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A prototype water stress sensor on a US nickel. The prototype is larger than the final size which is approximated by the black lines. Credit: Alan Lakso

A prototype water stress sensor on a US nickel. The prototype is larger than the final size which is approximated by the black lines. Credit: Alan Lakso

Nanotech Goes Country: MEMS Chips To Measure Water Stress Down On The Farm [Forbes.com 6/30/2012] – Alan Lakso, Department of Horticulture, and colleague Abe Stroock, a Cornell Microfluidics engineer, have jointly developed an electronic MEMS (microelectromechanical systems) device to measure water stress potential. MEMS technology promises a reasonably-priced, continuous water stress measurement by monitoring plants directly, with a range some 100 times that of a classic tensiometer.

Link discovered between tomato ripening, color and taste [Cornell Chronicle 6/28/2012] – Research by Cuong Nguyen, a Cornell graduate student in the field of plant breeding, with colleagues at the Boyce Thompson Institute for Plant Research and other institutions “provides a strategy to recapture quality characteristics that had been unknowingly bred out of modern cultivated tomatoes.” (See also New York Times article: Flavor Is Price of Scarlet Hue of Tomatoes, Study Finds.)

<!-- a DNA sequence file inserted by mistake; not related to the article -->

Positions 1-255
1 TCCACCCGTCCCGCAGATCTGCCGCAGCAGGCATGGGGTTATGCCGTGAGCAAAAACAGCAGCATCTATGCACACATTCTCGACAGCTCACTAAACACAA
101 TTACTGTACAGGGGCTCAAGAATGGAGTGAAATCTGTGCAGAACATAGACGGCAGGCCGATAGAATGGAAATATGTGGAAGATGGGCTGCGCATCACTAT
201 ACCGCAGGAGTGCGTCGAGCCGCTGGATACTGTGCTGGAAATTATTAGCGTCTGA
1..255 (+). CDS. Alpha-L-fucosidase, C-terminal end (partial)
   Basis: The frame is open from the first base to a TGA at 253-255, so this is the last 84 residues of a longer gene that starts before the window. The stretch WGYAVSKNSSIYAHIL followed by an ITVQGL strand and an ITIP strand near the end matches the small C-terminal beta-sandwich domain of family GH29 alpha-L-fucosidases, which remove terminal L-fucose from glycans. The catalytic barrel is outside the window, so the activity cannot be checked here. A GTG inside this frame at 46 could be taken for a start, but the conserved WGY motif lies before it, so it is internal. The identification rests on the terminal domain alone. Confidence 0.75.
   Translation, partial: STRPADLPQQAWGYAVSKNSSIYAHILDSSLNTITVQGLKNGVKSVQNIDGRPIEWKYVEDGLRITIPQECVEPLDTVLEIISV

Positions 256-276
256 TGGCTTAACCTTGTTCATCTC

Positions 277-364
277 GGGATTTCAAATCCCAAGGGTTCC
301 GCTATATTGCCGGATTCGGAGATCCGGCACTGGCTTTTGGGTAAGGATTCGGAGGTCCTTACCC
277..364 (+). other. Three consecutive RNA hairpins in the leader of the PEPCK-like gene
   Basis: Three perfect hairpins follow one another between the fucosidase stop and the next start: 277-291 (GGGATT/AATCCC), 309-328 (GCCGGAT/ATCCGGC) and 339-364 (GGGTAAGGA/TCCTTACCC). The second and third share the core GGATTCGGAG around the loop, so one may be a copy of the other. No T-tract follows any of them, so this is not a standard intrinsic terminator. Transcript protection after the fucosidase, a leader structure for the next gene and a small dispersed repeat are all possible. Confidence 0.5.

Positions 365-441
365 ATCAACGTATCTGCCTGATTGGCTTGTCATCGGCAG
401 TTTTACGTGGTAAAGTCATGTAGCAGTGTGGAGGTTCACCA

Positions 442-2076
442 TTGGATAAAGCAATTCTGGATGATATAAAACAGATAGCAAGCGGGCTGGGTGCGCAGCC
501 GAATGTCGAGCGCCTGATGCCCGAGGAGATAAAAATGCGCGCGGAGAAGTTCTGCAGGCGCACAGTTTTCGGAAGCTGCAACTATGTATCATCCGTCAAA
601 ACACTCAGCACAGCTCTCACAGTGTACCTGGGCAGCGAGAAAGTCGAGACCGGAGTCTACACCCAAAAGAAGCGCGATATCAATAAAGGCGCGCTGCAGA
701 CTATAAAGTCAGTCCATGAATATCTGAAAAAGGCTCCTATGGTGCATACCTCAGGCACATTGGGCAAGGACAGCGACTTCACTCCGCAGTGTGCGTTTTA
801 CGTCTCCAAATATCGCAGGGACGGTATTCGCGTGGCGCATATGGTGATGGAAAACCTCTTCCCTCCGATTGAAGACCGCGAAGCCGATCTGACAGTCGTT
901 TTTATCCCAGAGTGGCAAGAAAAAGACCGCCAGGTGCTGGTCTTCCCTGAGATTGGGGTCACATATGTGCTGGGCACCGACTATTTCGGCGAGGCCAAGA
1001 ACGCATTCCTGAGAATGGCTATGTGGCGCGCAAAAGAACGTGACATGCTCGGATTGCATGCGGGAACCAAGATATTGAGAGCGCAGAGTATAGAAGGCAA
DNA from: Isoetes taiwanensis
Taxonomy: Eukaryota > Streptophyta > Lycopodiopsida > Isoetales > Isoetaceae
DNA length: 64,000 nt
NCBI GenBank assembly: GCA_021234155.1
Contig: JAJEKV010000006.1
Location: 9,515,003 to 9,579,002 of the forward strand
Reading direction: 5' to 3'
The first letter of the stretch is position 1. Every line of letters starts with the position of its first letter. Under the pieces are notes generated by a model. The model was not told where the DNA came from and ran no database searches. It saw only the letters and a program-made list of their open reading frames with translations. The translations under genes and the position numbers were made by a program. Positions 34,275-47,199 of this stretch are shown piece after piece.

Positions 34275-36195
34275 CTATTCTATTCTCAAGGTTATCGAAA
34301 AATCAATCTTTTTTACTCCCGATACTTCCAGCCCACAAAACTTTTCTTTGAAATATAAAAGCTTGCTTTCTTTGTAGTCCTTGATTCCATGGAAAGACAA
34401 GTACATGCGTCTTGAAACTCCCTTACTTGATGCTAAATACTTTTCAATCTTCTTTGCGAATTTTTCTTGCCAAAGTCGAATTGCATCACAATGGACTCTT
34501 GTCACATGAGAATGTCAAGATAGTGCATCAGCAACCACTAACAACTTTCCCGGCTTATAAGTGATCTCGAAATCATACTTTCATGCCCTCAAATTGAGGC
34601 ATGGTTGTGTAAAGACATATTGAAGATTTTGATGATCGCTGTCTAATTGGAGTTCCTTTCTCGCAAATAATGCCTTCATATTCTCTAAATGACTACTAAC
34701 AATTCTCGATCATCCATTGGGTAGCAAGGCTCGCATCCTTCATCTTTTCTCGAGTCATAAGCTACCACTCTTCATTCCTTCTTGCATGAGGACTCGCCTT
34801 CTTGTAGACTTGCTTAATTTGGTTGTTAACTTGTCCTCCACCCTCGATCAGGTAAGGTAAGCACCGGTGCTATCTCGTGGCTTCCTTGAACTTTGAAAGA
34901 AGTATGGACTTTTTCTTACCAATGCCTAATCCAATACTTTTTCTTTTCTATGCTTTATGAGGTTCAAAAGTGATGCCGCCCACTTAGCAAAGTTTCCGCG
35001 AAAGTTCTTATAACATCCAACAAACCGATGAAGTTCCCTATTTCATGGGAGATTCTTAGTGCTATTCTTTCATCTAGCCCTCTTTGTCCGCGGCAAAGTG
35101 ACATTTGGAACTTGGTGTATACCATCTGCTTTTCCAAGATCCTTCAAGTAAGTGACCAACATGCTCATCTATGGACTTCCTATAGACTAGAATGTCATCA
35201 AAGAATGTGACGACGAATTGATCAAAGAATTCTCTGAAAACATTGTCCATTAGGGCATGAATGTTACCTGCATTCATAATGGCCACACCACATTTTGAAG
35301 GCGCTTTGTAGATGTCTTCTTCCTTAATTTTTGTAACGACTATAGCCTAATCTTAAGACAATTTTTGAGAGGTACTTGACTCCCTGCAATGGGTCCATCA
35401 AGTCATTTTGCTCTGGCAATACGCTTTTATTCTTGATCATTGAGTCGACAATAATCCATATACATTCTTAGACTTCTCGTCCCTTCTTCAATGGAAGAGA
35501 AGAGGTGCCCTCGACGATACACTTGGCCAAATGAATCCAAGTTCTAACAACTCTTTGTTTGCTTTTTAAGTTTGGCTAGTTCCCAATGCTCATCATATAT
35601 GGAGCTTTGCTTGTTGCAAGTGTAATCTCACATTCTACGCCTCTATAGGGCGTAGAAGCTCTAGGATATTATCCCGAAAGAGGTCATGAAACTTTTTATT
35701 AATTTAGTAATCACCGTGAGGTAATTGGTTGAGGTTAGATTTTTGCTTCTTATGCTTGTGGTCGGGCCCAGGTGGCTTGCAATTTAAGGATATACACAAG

Analyst has been at seed facility for more than half of its 100-year history [Cornell Chronicle 7/2/2012] – The New York State Seed Testing Laboratory (NYSSTL) at the New York State Agricultural Experiment Station celebrates a century of service to farmers across the state.

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